‘Everything That Promised Glory Became Gory’: An Exclusive Excerpt From Jeff VanderMeer’s ‘Dead Astronauts’
The author of ‘Annihilation’ returns to the post-apocalyptic world of ‘Borne’
This is an exclusive excerpt of Jeff VanderMeer’s Dead Astronauts, a surreal and speculative novel to be published on December 3. VanderMeer is the author of the Southern Reach trilogy, which began with Annihilation, and has long led the vanguard of the New Weird movement. Dead Astronauts takes place in the world of Borne, a world degraded and collapsed, a world dominated by the Company. Here, three beings — Chen, Moss, and Grayson — enter the outer limits of the City the Company once held.
Chen could see bits and pieces of the future, “but only in equations.” A frequent lament. Numbers could attack the flesh, the will, but rarely built it up. Morale for them never lay in the numbers. He made poetry out of his premonitions, his equations, because they’d proven useless to him as fact, because he was never sure whether he was actually seeing the past. A past.
Chen liked to play the piano and to down a hearty meal with a beer. Meals because he spent prodigious energy keeping his form. The piano because it made him remember to be careful — how watchful he must be of his own thick fingers. Or this is what he said, “It makes me limber-er,” when mostly it was a link to his history. Or what had been implanted in him as history.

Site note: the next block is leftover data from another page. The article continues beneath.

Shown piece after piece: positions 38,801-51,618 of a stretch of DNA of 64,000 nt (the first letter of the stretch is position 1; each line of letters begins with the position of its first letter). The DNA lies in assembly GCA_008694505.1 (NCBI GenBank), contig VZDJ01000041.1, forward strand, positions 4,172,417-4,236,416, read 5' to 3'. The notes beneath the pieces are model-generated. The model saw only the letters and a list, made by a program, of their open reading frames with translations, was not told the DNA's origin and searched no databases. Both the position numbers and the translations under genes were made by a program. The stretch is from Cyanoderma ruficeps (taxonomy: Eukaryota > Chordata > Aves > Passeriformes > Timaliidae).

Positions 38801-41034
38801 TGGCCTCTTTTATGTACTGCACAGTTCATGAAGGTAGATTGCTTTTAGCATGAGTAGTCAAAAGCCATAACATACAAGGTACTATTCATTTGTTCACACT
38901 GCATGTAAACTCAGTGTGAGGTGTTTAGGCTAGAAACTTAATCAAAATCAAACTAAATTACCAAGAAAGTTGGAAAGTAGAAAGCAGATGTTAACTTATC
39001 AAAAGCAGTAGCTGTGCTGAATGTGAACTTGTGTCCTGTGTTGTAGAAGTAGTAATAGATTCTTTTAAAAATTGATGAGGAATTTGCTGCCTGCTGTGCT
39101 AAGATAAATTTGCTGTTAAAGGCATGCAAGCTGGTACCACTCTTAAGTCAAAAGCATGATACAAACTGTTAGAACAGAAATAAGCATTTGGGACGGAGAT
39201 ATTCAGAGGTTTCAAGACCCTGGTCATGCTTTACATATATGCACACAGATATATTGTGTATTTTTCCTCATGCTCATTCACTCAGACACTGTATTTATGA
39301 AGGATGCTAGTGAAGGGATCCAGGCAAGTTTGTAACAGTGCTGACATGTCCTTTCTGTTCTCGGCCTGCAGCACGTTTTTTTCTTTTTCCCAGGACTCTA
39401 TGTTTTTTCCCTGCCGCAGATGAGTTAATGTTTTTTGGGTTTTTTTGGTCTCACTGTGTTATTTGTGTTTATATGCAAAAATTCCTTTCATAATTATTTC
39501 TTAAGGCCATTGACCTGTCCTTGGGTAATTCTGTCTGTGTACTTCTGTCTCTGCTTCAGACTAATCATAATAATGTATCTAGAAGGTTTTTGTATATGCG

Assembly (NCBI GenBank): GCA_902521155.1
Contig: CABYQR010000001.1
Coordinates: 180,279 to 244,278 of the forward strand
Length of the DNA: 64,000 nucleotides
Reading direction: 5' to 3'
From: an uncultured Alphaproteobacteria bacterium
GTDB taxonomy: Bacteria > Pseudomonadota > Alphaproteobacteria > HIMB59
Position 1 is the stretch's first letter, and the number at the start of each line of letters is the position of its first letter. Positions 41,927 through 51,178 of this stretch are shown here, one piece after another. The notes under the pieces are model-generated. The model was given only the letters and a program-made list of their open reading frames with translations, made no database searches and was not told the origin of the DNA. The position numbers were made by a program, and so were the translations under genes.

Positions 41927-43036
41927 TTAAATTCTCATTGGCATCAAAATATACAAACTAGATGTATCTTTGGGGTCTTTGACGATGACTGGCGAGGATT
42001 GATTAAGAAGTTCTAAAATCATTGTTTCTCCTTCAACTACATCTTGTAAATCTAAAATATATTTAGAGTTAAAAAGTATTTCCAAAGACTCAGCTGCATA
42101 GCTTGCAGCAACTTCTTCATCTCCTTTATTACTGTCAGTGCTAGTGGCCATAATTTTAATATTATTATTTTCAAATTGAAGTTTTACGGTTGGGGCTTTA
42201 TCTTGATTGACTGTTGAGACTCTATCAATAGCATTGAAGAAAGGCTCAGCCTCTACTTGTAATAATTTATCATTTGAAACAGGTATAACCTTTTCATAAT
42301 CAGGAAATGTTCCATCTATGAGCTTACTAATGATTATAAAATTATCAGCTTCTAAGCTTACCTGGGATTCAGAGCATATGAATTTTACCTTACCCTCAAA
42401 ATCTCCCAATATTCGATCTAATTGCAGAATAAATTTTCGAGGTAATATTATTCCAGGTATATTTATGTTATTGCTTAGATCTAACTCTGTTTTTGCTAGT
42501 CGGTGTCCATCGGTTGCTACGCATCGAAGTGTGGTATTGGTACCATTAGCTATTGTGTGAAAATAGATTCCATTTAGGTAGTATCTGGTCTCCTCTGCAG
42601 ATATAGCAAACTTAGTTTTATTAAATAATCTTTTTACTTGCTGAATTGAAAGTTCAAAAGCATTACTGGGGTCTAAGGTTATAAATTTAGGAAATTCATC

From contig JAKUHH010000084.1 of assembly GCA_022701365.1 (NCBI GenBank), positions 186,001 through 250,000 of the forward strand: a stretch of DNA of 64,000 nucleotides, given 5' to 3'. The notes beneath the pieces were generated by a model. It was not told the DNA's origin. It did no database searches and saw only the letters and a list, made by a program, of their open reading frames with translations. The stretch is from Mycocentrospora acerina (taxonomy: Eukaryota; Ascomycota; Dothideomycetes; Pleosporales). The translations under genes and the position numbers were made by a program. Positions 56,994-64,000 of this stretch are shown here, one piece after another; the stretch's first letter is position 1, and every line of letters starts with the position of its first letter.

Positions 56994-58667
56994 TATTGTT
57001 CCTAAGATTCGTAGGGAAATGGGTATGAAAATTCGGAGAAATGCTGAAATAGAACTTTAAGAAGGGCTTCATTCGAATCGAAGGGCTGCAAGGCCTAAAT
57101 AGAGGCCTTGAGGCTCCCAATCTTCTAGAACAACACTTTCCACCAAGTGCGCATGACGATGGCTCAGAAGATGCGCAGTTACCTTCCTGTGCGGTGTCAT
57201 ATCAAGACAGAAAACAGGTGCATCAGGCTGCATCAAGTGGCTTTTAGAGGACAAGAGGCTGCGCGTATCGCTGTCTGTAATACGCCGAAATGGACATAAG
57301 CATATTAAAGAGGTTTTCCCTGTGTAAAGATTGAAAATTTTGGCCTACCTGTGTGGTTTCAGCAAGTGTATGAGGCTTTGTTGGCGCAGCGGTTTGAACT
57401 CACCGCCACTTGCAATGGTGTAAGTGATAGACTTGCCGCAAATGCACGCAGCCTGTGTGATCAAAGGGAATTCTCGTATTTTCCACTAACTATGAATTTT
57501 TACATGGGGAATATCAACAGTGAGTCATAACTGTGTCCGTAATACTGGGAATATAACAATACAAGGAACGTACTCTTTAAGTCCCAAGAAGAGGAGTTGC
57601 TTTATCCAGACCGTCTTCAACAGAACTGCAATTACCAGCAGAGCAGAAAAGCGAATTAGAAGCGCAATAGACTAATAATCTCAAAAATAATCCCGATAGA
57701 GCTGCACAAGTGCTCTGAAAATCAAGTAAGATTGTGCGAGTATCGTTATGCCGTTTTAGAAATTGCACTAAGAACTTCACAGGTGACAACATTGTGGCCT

There had been little enough of either lately. Pianos and hearty meals. He must take his sustenance from the molecules of the air with which he often felt interchangeable, and he compared notes with Moss, because their moves through fluid states were similar, even if his was a kind of fight against evaporation or ejection and hers an overabundance of accretion, a building up.
Flesh was quantum. Flesh was contaminated, body and mind.
Chen dealt in probabilities on one side of his brain and impossibilities on the other. Because the probability was always that he would disintegrate into his constituent parts sooner rather than later. He had come to think of himself as a complex equation and a symphony both, and, really, what was the difference?